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The Definition of Shared Value and How to Create It

Updated: Sep 11, 2019

Creating Shared Value (CSV) is a relatively new term introduced by Michael E. Porter and Mark R. Kramer, in their piece "Creating Shared Value: Redefining Capitalism and the Role of the Corporation in Society". The basic premise of it is that the competitiveness of the company and the health of the community in which it operates are mutually dependent on each other. What is shared value in business?

In short, it is a business strategy, as defined by the Shared Value Project, where companies create an economic benefit that can be measured, through identifying and addressing social problems. It is more than social responsibility philanthropy and it goes further than corporate social responsibility (CSR). It combines the identifiable economic benefit of traditional business with a measurable social impact to give a competitive advantage to the organization with a clearly defined shared value.

At the core of the business is a business model that is linking the needs of local communities with business opportunities, under corporate social responsibility and shared values. On one hand, internally this business strategy provides a common value system, which aligns with the company’s goals, also on a cultural level. On the other hand, externally it is set out to tackle social and environmental issues of the society, focusing on the long term perspective.

As Michael Porter and Mark Kramer wrote in their Harvard Business Review article, “shared value is not social responsibility, philanthropy, or even sustainability, but a new way for companies to achieve economic success.” It is predicted to become a key factor for achieving business success in the next 20-30 years, therefore it is essential for organizations to adopt a shared value initiative and incorporate the creation of both social and economic value in their management strategy.

The best practices for the creation of it, based on the shared value definition, has also been set out by Porter and Kramer. They name reconceiving products and markets as the first business opportunity. This concept is based on developing profitable products and services tapping into the needs of the customers in connection with social and environmental issues. The British Business Bureau cites Travelsphere as an example, which focuses on providing holidays for visually impaired people.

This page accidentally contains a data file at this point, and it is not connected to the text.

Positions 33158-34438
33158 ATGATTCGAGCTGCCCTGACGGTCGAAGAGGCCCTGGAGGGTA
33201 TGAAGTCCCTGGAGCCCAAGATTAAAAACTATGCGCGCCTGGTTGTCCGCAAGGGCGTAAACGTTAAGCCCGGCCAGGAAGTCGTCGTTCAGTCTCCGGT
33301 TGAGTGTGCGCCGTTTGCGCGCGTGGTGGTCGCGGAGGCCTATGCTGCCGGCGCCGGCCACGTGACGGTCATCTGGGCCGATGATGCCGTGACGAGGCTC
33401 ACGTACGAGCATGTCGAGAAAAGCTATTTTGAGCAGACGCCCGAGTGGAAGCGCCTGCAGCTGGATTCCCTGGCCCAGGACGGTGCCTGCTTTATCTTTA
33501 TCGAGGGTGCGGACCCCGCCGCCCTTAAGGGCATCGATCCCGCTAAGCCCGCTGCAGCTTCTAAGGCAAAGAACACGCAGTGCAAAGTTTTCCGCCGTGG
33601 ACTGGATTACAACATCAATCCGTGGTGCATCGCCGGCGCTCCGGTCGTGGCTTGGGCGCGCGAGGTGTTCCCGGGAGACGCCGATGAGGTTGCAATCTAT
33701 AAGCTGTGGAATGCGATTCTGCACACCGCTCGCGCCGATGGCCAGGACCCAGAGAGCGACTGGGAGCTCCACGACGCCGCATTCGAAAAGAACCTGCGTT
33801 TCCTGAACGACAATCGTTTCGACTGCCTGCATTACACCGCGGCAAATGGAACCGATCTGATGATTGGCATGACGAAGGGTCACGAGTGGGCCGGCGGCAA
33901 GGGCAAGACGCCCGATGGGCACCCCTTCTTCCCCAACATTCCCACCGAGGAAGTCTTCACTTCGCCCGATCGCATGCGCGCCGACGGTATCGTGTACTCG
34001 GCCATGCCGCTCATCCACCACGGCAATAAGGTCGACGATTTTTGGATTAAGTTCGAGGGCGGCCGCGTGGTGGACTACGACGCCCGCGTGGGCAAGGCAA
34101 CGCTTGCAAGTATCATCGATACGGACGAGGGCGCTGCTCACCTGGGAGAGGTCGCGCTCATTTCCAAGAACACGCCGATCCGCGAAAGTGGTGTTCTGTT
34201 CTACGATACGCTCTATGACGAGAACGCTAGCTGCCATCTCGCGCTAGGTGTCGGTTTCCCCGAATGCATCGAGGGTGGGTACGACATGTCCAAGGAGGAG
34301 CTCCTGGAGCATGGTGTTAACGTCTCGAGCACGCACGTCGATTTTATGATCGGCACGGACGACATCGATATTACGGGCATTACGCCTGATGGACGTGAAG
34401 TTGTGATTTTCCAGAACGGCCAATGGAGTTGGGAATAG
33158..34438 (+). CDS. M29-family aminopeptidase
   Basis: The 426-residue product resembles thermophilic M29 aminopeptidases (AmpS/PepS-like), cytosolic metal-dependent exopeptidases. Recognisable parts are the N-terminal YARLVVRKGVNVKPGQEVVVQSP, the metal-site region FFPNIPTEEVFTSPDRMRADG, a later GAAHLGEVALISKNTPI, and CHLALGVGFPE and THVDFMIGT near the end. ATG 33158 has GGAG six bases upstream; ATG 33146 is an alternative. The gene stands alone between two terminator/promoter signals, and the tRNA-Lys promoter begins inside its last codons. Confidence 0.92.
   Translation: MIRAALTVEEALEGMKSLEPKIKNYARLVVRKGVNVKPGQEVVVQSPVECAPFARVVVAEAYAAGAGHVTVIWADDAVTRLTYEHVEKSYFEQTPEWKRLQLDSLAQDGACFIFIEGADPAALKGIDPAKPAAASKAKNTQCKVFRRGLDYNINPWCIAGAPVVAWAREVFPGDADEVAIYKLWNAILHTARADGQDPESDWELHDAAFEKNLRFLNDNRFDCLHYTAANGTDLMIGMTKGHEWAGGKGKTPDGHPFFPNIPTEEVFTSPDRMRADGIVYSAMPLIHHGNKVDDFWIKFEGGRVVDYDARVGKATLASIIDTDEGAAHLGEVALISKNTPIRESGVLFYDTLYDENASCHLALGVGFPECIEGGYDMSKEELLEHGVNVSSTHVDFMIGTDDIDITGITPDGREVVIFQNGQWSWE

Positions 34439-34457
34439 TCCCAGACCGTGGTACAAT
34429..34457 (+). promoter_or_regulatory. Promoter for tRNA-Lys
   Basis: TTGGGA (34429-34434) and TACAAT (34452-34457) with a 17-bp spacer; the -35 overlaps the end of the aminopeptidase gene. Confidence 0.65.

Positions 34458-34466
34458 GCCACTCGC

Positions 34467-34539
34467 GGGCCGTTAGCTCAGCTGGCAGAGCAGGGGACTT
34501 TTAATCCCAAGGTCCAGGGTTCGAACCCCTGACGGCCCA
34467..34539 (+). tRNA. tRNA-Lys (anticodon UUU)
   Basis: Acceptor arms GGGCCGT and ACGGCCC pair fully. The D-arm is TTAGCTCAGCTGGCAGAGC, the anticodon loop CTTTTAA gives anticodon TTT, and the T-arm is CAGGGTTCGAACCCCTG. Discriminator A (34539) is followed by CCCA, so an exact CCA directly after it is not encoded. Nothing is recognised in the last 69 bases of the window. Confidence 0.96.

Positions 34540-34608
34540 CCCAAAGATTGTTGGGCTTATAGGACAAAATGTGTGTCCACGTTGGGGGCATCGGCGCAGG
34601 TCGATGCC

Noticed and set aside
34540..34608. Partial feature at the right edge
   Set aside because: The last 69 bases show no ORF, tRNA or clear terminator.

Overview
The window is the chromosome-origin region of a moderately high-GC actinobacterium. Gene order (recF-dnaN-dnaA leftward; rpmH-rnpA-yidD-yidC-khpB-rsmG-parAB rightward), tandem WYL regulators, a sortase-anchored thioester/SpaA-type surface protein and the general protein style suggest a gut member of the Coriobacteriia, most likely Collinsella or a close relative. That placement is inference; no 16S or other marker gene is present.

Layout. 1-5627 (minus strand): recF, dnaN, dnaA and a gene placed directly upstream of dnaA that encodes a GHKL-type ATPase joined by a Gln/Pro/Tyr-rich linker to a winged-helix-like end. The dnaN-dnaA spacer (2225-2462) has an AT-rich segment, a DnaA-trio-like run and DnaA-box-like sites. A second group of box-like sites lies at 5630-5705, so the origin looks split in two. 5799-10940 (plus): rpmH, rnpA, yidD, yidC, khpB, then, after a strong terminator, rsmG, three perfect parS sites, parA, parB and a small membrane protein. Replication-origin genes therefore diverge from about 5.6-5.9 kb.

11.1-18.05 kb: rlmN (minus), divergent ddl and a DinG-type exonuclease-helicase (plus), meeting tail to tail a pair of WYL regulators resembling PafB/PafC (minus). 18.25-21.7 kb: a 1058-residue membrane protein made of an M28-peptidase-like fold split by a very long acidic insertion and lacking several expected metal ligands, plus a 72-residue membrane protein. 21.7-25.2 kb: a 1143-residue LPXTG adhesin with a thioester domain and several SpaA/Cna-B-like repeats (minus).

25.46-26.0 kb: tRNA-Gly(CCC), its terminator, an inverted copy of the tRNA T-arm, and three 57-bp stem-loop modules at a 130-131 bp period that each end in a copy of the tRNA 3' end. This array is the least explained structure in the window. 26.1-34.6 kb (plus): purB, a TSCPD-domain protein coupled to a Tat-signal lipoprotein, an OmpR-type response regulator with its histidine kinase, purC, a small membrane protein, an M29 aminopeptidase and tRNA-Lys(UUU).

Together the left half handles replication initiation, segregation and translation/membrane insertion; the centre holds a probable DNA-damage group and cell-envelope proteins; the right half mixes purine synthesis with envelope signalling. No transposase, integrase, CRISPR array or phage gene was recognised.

Another business opportunity, governed by a moral compass is redefining productivity in the value chain. Here the focus is on improving processes and quality for sustainable productivity with positive social outcomes. Opportunities with the organization’s value chain are especially of importance since societal problems can lead to extra economic costs for it, as noted by the Harvard Business School.

A case study for this type of shared value creation is Walmart, which reduced packaging and improved delivery logistics, saving $200M in distribution costs, while also increasing the quantities being shipped.

The last opportunity, named in the Harvard Business Review article is enabling local cluster development, in the form of knowledge sharing and support. The aim of this strategy is to improve the available skills and supporting institutions in the communities where a company operates. Since, as Porter and Kramer put it, “the success of every company is affected by the supporting companies and infrastructure around it”. Just think about Silicon Valley as a cluster of IT firms! Through this strategy, boosting productivity, innovation and growth become easier, while also developing the local infrastructure and communities.

As illustrated, there are multiple openings for combining the synergies of both traditional business and corporate social responsibility to tackle issues of high need in a profitable way. Creating Shared Value can act as an accelerator, transforming the company’s thinking and planning to intertwine social and environmental impact with business opportunities, the effect in both. However, as more and more customers are choosing based on their need for having a social impact with their purchases, it is important to really make a difference regarding the addressing of social problems.

To truly embrace the responsibility of a private company to drive growth and prosperity, tackling the socio-economic challenges of our times a business needs a strong higher purpose, a clear shared vision, a shared value business model and a strategy based on sustainability. Allmende believes that businesses who do good do better, also inspiring others to join the initiative and empower each other in changing the current economic paradigm.

We strongly believe in shared value creation, and can help you do that just reach out to know more about how we do it.

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